Asa Hutchinson (born December 3, 1950) is a former U.S. Attorney for the Western District of Arkansas, U.S. Congressman from the Third District of Arkansas, Director of the U.S. Drug Enforcement Administration and the first-ever Under Secretary of the U.S. Department of Homeland Security. He is currently running for governor of Arkansas.
In January 2005, Hutchinson ended his tenure in the Bush Administration in order to return to his native Arkansas. Hutchinson founded a consulting firm, Hutchinson Group, LLC with partners Betty Guhman and Kirk Tompkins, in Little Rock and accepted a contract for a one year position with the Venable Law Firm in Washington, DC as the chair of its Homeland Security practice. Hutchinson ended his contract with Venable in March 2006 to focus on his campaign for Arkansas Governor and his consulting firm in Little Rock.
Before entering a career in public service, Hutchinson practiced law in Fort Smith, Arkansas, for 21 years and tried over 100 jury trials. It was during this time that he was appointed by President Ronald Reagan as U.S. Attorney for the Western District of Arkansas. At the age of 31, he was the youngest U.S. Attorney in the nation and made national headlines after successfully prosecuting the CSA (The Covenant, The Sword, and The Arm of the Lord), a white supremacist organization. The CSA forced a three-day armed stand-off with local, state and federal law enforcement. As U.S. Attorney at the time, Hutchinson put on a flak jacket and personally negotiated a peaceful conclusion to the stand-off. In 1984 he prosecuted Roger Clinton, Jr., the brother of then-Arkansas Governor Bill Clinton on cocaine possession charges.
Hutchinson's first political race (for the U.S. Senate against incumbent Dale Bumpers) ended in defeat in 1986. Four years later, Hutchinson's race against Winston Bryant for Attorney General would also end in defeat. Hutchinson then considered a rematch with Bumpers in 1992 before deferring to Mike Huckabee, who would eventually lose as well. That same year, Hutchinson's brother, Tim Hutchinson, was elected to represent the Northwest quadrant of Arkansas in Congress. In 1996, when his brother decided to give up his seat in the House to run for Senate, Hutchinson successfully seized upon the opportunity to take his brother's place and won the first election of his career. His brother also ended up winning his campaign for Senate and would serve for one term.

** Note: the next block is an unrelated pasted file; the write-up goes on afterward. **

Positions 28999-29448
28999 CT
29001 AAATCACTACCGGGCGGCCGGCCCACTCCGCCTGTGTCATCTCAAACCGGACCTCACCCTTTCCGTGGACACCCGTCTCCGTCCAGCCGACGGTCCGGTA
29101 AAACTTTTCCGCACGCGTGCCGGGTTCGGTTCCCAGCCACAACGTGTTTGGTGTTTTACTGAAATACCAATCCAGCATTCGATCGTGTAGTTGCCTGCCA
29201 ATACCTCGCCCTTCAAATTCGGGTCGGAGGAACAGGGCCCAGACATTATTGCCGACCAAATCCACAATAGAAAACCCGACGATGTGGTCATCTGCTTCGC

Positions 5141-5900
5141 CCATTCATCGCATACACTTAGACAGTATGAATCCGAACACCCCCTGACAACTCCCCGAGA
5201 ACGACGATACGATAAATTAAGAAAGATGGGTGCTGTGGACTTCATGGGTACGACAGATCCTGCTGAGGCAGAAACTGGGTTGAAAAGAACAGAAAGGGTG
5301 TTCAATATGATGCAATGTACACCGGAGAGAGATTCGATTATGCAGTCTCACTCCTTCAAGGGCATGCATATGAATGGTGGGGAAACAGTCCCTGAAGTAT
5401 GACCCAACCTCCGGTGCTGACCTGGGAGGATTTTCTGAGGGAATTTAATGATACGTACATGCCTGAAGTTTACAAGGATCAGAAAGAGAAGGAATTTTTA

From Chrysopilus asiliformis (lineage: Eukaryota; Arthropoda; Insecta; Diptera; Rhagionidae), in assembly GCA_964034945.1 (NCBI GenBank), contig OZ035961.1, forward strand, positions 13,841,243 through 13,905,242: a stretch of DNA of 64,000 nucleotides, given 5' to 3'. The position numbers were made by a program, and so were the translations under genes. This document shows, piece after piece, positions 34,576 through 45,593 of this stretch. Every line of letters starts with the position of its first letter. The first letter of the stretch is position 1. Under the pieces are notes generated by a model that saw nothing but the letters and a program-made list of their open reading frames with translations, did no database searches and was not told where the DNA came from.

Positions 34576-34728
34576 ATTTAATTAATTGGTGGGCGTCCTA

Hutchinson was re-elected to the House two more times, and led efforts to crack down on illegal drugs, particularly methamphetamines. Hutchinson also served as one of the managers (prosecutors) during the Senate impeachment trial of President Bill Clinton.
After being re-elected to his third term in Congress, Hutchinson was appointed Administrator of the Drug Enforcement Administration (DEA). During his tenure at the DEA, Hutchinson led a re-evalution of the DEA's mission and resources, concluding that too many resources were focused on 1980s-era drug enforcement priorities. Hutchinson called greater attention to newly emergent drug threats such as Meth in rural America and Ecstasy among youth.
After the September 11 attacks on America, Congress created the Department of Homeland Security. President Bush tapped Hutchinson to lead the Border and Transportation Security Directorate, the largest division of the Department of Homeland Security (DHS) with more than 110,000 employees. Hutchinson was confirmed by unanimous consent by the U.S. Senate on January 23, 2003.
In January of 2005, Hutchinson announced that he was stepping down from DHS and returning to Arkansas. Shortly after, he announced his intention to run for Governor in the 2006 election. Initial polling has shown mixed outcomes, but the most recent polling by Rasmussen Reports shows Hutchinson trailing Democrat Mike Beebe by 10 points, 38